physical disabilities or mental health conditions. But now the society’s future is in jeopardy and it may have to be closed. What little funds the group had have been tapped out. Erin McCracken “We don’t have any sort of steady anyNews staff thing. It’s all private donations,” says Stone, volunteer board vice-president. “We have Devorah Stone picks up a paint brush, been living grant to grant.” eyes her colourful painting propped up on The non-profit society needs $1,000 to an easel and dabs on a splash of colour. cover its expenses this month, prompting “It’s called The Beat Goes On,” she says board members to issue an urgent plea for proudly, taking a step back to admire her help. The hope is that 12 people will each handiwork: a large human heart painted donate $1,000 a month for the next three in several shades of red, among other years. Already three donors have stepped colours. forward. For the past two years the Victoria resiMembers pay $10 a month or $2 per dropdent has been a regular fixture at the Pan- in session. Many aren’t able to pay but are dora Arts Collective Society’s open studio welcomed at the studio, regardless. sessions held two afternoons a week in “We don’t want money to be a barrier,” Fernwood. Stone says. Each week, between 10 and 20 artists “The reason that Pandora (Arts) is so drop by the studio, great is that it’s for peoprovided rent-free by ple who can’t afford to the Fernwood Commutake lessons and they nity Association. There, can’t afford the materithey use free supplies to als and supplies, and ■ To make a monetary or in-kind create paintings, sculpthey can come there donation to the Pandora Arts tures, sketches and and paint,” says society Collective Society or volunteer mixed-media works. board member Stephaor participate in the open studio The space has served nie Taggart. sessions, call 250-920-7227 or as a lifeline for people, The initiative began go to www.pandoraarts.ca. some of whom have in 2004 as an art ther-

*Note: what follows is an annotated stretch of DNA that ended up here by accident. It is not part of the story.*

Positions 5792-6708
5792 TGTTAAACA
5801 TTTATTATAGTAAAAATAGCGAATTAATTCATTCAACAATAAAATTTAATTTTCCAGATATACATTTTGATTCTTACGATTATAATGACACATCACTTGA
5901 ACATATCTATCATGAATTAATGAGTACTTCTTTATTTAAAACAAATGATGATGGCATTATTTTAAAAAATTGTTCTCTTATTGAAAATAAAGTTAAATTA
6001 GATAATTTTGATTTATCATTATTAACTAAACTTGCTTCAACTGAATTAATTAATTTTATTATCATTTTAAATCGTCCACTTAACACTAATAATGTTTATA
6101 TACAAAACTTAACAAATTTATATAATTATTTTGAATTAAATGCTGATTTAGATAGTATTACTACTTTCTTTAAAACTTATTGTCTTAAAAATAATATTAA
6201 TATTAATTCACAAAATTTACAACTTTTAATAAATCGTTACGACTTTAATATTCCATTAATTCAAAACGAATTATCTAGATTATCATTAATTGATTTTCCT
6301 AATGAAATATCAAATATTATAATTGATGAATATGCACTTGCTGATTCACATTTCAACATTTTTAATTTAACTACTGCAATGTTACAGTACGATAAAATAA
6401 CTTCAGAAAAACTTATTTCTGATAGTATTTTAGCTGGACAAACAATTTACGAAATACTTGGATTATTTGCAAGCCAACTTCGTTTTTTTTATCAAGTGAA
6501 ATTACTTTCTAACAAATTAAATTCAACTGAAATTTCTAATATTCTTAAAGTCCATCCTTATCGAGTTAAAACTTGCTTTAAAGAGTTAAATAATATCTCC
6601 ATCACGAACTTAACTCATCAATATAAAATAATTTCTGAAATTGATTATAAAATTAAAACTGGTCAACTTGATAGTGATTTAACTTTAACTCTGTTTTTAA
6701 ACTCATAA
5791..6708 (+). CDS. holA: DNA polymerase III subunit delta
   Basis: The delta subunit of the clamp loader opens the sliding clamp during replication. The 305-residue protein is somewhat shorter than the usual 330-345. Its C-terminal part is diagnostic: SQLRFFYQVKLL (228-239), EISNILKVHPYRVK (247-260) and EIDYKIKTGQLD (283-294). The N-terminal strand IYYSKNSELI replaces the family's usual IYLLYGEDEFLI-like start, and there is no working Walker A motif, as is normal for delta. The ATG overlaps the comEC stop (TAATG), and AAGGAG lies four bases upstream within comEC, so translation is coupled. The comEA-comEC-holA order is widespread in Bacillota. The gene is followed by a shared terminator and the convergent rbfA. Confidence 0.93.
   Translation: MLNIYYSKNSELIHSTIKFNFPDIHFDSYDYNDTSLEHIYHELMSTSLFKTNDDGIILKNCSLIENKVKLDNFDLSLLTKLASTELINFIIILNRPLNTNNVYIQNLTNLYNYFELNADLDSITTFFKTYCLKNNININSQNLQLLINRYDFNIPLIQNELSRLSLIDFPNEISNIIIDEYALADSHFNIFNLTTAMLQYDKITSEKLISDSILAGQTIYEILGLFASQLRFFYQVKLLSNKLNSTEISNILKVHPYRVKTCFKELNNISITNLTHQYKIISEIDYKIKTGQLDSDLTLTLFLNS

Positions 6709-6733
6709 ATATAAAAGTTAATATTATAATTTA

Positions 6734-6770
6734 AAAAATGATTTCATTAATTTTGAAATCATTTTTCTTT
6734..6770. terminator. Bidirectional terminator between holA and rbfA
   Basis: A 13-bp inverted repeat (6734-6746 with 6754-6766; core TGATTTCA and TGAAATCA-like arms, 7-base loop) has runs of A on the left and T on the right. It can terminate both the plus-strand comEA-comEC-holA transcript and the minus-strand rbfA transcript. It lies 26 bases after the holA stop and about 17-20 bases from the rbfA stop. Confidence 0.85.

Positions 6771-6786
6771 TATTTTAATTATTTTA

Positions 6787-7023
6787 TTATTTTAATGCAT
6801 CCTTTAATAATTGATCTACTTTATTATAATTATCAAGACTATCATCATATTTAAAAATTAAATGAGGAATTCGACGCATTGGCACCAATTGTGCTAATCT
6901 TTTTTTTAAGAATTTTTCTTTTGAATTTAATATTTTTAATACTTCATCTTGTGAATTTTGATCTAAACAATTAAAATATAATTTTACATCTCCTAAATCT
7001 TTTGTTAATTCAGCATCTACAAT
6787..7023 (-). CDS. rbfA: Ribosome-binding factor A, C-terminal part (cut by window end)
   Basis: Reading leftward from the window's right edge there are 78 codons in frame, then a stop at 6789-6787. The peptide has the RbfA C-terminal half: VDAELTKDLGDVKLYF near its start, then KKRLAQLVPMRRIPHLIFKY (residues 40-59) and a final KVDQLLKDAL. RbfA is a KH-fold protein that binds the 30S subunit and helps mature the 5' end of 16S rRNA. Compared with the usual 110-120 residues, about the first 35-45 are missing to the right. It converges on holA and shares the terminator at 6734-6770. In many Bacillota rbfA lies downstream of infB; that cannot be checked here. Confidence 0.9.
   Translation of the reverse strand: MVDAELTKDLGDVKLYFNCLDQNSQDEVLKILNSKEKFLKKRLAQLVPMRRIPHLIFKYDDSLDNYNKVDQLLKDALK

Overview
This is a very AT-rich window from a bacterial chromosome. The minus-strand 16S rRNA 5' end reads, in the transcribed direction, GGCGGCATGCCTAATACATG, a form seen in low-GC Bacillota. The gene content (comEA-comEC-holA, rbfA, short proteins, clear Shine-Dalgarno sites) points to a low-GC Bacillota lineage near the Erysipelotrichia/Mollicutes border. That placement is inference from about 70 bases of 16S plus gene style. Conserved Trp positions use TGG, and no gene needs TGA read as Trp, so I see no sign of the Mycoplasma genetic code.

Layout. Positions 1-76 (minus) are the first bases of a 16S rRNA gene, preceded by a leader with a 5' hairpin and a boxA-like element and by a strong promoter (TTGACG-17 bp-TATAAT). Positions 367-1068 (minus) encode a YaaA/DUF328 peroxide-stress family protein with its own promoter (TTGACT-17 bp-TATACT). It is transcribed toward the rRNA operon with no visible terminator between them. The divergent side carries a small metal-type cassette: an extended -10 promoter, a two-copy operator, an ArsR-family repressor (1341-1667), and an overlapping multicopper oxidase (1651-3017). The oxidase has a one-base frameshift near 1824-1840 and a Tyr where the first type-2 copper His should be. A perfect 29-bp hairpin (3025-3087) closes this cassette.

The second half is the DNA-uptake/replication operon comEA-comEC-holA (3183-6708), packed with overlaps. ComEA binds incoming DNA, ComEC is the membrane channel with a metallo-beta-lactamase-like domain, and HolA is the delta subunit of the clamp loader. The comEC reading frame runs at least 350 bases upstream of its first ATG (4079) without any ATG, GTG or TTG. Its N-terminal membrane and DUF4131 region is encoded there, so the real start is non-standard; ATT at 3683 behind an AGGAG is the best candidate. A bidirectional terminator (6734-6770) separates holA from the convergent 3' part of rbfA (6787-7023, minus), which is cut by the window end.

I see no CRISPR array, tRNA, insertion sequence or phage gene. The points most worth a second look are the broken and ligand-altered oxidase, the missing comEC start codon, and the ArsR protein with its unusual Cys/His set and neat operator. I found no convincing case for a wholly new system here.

How to help

Erin McCracken/News staff